Corporate Social Investment
 

New spectacles make learning easier for De Aar pupils

deaar1July 2015

Vision is a fundamental part of the learning process. Most of what children learn is acquired through visual processing of information. Clear and comfortable vision is thus critical for ensuring their ability to learn.

On Friday 19 June, 28 pupils from Emthanjeni Primary School, a school in the Northern Cape, De Aar, received brand new prescription spectacles from the Industrial Development Corporation (IDC), working in partnership with the Adopt-a-School Foundation as part of its Visual Support Programme.

It was a special day for the pupils in grades 4 to 7, who each received their own set of spectacles following screenings conducted in May by Dire Thomas, a professional optometrist committed to helping disadvantaged learners.

Many of the pupils were visibly overwhelmed when they discovered a new, clearer world around them. For some, who did not even realise that they had a problem with their sight, it was their first experience of seeing their environment in all its clarity.

Real reasons for 'talkative' learners often overlooked

"I am very happy because I can see better," said 12-year-old Sonwabile Sizani. "I always felt bad about not having good eyesight, because I would get in trouble for talking to classmates when all I was trying to do was ask what was written on the board.

"Now I am excited to use my spectacles in class. I hope this will help me learn better so I can pass all my subjects," he said.

deaar2For pupils from disadvantaged areas who suffer from problems with their vision, a number of factors often make it difficult for them to get spectacles. This includes the cost of eye tests, the distance that must be travelled to access eye care services, the lack of information about such services, and low public awareness of the importance of eye testing.

"Without vision, learning becomes difficult for pupils," said Dire Thomas. "You often hear of children that are talkative and disruptive in class. Teachers and parents label them as slow learners, not knowing they have issues with their eyesight. Vision problems can have a negative effect on understanding and performance in reading and writing, which constitutes most of a typical school day.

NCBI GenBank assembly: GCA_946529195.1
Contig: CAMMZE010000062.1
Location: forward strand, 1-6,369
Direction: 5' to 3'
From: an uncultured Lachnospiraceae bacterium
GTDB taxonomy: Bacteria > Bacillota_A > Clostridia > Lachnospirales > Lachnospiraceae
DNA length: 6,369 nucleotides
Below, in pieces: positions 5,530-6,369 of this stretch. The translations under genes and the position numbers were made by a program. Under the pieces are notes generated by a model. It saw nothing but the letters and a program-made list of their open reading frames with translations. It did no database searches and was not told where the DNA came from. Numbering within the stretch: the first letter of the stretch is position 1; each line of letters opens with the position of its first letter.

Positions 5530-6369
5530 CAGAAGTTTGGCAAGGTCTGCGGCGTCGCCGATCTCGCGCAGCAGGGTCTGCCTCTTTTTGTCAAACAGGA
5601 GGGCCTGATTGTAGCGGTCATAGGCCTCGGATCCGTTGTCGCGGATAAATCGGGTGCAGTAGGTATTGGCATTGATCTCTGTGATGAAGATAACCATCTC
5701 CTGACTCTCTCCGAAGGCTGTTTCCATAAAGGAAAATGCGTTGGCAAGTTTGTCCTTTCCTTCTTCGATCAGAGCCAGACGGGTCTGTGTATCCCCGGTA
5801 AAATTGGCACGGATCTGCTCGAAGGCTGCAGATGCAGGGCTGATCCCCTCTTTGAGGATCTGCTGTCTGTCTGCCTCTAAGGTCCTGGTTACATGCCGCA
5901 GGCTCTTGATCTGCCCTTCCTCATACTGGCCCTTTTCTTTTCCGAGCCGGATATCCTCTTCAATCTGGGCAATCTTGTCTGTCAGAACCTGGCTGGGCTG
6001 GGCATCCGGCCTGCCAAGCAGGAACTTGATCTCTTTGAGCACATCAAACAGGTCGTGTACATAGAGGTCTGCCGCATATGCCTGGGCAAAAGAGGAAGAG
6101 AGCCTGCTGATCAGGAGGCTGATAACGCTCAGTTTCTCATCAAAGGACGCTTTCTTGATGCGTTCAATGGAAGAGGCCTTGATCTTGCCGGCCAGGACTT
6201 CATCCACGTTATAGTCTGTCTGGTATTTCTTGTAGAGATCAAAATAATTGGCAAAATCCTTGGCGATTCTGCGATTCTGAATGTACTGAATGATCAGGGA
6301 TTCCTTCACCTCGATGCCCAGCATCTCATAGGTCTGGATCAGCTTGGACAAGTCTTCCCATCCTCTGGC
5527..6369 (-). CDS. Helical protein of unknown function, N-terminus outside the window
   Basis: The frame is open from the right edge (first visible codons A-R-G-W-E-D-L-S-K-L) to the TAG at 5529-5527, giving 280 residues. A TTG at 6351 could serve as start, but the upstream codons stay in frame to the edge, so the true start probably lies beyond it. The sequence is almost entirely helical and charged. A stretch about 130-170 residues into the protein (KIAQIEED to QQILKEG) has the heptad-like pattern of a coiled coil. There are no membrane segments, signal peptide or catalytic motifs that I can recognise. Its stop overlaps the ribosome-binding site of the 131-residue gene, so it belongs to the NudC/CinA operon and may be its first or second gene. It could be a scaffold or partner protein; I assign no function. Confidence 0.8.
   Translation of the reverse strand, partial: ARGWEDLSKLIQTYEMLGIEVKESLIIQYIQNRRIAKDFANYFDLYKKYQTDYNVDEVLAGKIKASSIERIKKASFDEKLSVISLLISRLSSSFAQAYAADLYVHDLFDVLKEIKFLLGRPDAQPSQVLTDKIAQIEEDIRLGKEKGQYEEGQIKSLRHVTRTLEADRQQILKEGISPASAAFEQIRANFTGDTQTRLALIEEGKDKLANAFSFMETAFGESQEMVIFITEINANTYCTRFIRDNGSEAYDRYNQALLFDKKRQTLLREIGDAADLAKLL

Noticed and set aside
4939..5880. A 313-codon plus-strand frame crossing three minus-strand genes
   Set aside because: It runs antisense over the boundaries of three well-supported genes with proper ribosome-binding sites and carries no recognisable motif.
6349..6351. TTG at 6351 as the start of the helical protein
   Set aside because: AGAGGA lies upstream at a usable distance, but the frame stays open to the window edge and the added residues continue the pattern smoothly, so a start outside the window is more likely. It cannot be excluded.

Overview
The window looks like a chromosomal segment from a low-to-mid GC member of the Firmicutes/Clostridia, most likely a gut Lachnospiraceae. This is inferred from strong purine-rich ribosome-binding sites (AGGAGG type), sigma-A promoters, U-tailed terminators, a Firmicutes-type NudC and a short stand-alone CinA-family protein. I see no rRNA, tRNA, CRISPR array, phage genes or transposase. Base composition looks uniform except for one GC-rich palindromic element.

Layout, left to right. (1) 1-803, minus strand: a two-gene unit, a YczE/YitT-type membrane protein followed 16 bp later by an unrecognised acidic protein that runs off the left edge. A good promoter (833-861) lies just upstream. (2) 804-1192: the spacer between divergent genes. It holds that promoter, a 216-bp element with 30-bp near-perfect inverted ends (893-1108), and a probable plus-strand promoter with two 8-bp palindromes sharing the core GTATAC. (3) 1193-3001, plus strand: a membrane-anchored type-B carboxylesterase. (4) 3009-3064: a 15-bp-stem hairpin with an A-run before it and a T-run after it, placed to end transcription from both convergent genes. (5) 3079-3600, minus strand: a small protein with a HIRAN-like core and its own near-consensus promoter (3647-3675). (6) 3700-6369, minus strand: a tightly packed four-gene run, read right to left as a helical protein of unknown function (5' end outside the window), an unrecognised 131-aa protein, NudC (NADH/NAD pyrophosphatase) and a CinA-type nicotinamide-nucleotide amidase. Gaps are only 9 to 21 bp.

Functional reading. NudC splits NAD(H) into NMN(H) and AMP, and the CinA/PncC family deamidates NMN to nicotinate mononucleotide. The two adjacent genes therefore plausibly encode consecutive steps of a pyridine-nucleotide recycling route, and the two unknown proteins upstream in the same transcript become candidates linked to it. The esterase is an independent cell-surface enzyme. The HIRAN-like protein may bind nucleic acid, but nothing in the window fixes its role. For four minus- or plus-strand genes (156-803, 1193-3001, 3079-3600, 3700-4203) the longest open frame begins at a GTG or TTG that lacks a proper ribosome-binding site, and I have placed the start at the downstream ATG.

"So the real reason why these learners don't concentrate and are talkative in class gets overlooked."

Holistic solutions to education challenges

Tebogo Molefe, the IDC's senior manager for corporate social investment, said the initiative was one of the solutions that the IDC, together with the Adopt-a-School Foundation, had come up with for tackling the challenges faced by the Corporation's 20 adopted schools in a holistic manner.

"In working with the schools, we found out that one of the critical issues why pupils struggle in passing in high school is the quality of education the pupils receive in primary school," Molefe said.

Further investigation revealed that poor vision was one of the issues affecting children in these underprivileged communities.

deaar3"It is not that the children are slow learners or they cannot read, it is because of something as simple as poor vision," Molefe said. "We screened all the pupils at Emthanjeni Primary School and we identified 28 pupils with poor vision that we can support through our Visual Support Programme.

"Personally I am so happy for these pupils. Some of the parents did not even know that their children's education was being affected by poor vision. I am happy that the IDC is involved in these types of interventions because this programme will benefit the learning process."

Emthanjeni Primary School principal Nombulelo Virginia Moss expressed her gratitude to the IDC and the Adopt-a-School Foundation. "These children would not have had spectacles if it wasn't for this programme. I couldn't thank the IDC and the Adopt-a-School Foundation enough for empowering these pupils.

"They look so beautiful, like future doctors and professors," she added.

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